November 27

Advent has begun; another way in which the church is counter cultural. We anticipate the coming of Christmas for four weeks. We prepare ourselves for the coming of Christ. Then, we celebrate Christmas until epiphany (Jan. 6th), or at least that is the ideal. Very often, we give into the culture and celebrate Christmas before Christmas and leap over the season. There are benefits and drawbacks to both holding the traditional line and also to going with the cultural flow.

Maintaining the traditional Christmas season is a way to witness to the world that Christ is the important part of Christmas. All the preparation is for his coming, not for Santa or for gifts.

Celebrating in a more culturally relevant way, such as singing Christmas songs before Christmas or putting the baby in the manger before Christmas eve, may reach more people. The message that Christmas is about God born as a child may reach hearts and ears that are not in church for the traditional Christmas services.

Whatever way that your church chooses to celebrate the coming of Christ, we know that Advent is a time to examine our hearts once again. It is a time to be humble before God. It is a time to acknowledge that God is in control and chooses to come to us, to reach out in love. It is a time to turn our lives once more over into the hands of God.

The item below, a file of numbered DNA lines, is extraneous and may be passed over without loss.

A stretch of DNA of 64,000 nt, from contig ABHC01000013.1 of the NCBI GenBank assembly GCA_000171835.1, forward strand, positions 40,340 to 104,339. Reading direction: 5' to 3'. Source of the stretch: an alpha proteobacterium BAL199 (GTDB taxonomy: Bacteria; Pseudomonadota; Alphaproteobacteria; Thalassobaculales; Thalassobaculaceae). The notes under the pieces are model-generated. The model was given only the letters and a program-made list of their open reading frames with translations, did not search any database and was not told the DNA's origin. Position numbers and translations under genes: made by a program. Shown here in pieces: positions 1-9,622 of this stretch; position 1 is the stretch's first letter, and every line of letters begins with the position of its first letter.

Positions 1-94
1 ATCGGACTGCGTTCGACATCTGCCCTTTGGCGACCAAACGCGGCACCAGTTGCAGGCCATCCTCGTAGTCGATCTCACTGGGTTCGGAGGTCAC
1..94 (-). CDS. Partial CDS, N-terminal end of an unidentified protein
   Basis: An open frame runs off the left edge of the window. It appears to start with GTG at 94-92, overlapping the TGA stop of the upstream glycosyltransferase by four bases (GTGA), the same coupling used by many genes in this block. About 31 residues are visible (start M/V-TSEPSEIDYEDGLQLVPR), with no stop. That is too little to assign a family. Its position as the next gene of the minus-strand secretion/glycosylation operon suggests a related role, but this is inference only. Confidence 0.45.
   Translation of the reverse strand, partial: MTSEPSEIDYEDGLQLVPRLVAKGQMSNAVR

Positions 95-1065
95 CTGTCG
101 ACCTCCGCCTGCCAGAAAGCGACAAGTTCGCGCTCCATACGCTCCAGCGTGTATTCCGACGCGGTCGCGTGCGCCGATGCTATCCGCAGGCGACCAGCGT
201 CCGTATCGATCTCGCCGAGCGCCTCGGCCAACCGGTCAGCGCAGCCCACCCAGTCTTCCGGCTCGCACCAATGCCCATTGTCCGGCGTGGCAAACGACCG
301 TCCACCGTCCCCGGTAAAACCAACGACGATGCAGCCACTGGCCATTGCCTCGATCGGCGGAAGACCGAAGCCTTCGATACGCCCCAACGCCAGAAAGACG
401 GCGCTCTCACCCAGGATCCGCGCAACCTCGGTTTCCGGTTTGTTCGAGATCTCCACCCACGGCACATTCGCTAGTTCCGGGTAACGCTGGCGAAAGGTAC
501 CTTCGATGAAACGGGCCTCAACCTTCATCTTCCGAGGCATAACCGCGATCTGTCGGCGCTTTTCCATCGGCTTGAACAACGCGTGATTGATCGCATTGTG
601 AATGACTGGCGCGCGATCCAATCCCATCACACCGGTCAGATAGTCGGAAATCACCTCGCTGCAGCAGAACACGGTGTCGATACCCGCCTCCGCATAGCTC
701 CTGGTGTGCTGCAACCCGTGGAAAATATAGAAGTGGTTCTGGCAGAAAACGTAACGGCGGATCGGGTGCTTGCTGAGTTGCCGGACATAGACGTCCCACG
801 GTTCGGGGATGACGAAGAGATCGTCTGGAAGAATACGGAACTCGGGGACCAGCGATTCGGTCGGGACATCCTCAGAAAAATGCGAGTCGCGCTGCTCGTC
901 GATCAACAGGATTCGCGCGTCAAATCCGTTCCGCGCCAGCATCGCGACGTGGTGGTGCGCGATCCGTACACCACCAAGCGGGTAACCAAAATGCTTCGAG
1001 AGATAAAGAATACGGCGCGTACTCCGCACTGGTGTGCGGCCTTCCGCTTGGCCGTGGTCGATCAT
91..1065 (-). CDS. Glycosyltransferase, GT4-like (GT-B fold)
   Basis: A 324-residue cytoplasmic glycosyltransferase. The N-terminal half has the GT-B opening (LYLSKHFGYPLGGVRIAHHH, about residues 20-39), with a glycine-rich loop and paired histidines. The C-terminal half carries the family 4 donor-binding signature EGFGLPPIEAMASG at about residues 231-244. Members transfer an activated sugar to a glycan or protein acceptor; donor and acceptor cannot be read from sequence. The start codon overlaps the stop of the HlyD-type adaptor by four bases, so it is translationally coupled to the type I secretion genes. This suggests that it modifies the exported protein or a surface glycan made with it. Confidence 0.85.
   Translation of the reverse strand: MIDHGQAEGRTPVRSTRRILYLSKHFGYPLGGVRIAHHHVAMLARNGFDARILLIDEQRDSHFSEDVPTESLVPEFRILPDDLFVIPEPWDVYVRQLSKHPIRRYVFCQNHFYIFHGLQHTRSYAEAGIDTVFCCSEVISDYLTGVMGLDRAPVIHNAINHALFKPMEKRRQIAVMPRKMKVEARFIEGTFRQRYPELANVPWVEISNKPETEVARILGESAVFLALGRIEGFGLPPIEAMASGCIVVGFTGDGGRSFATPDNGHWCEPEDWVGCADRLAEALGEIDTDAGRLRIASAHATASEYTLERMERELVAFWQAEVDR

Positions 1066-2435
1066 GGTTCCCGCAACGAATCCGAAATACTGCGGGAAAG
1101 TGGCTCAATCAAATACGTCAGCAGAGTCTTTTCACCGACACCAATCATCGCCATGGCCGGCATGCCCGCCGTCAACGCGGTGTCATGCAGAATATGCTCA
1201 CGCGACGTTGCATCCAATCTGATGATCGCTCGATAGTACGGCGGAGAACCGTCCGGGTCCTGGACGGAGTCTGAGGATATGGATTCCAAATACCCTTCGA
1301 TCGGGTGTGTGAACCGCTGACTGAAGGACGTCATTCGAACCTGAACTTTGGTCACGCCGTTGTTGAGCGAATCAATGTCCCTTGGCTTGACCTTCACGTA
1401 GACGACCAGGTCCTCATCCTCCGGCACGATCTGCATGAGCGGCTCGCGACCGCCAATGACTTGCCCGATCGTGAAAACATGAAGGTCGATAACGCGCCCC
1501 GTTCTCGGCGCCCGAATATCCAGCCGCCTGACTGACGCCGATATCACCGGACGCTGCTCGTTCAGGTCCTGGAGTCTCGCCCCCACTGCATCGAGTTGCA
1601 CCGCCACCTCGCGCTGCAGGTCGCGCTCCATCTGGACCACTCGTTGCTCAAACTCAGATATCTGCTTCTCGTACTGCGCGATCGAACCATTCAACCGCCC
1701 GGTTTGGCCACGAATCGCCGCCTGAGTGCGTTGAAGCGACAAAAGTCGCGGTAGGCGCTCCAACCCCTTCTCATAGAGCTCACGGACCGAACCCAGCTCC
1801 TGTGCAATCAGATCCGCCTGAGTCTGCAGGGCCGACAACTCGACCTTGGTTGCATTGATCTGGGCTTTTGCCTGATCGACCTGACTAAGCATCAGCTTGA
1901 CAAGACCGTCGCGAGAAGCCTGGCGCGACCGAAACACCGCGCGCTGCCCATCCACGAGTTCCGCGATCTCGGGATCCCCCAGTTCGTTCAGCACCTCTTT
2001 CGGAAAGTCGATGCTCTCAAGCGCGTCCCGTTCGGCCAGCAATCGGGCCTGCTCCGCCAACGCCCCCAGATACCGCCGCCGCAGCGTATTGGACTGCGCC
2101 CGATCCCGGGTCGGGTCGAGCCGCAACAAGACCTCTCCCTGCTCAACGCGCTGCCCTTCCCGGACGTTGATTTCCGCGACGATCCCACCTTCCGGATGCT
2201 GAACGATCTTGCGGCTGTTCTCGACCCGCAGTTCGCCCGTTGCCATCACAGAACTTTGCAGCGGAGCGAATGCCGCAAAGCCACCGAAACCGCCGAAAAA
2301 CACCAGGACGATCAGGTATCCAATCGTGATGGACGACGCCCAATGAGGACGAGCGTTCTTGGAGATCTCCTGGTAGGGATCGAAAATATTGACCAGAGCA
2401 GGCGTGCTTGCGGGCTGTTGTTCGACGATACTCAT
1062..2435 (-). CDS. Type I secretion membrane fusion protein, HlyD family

November 21

            We’ve just come through a very trying ordeal as a nation, and we’re unsure about what the future holds with new leaders taking the reins of government next January. As Banquo said in Macbeth, “If you can look into the seeds of time and say which grain will grow, and which will not, speak then to me.” Some people see the imminent change of power as a good thing; others, not so much. Those who think this is not a good thing might very well end up lamenting that “God is nowhere.”
            I am not here to debate the fitness of one candidate over the others, however, because there is another way to look at this. If you add something to the last word of the sentence “God is nowhere,” you completely change the meaning of the sentence. All you have to add is a space between the W and the H, which changes “nowhere” to “now here.” A completely different meaning, and one which permits us to have hope for the future.

            We can place our faith and hope in a God who believes in love and justice and wisdom. As the Bible reminds us, “I want to see a mighty flood of justice, an endless river of righteous living” (Amos 5:24); “The Lord has told you what is good, and this is what he requires of you: to do what is right, to love mercy, and to walk humbly with your God” (Micah 6:8); “She [Wisdom] calls to the crowds along the main street… ‘Come and listen to my counsel. I’ll share my heart with you and make you wise’” (Proverbs 1:21a, 23). As long as we – kings and commoners alike – remember that God is now here, we will be able to do great things.

November 14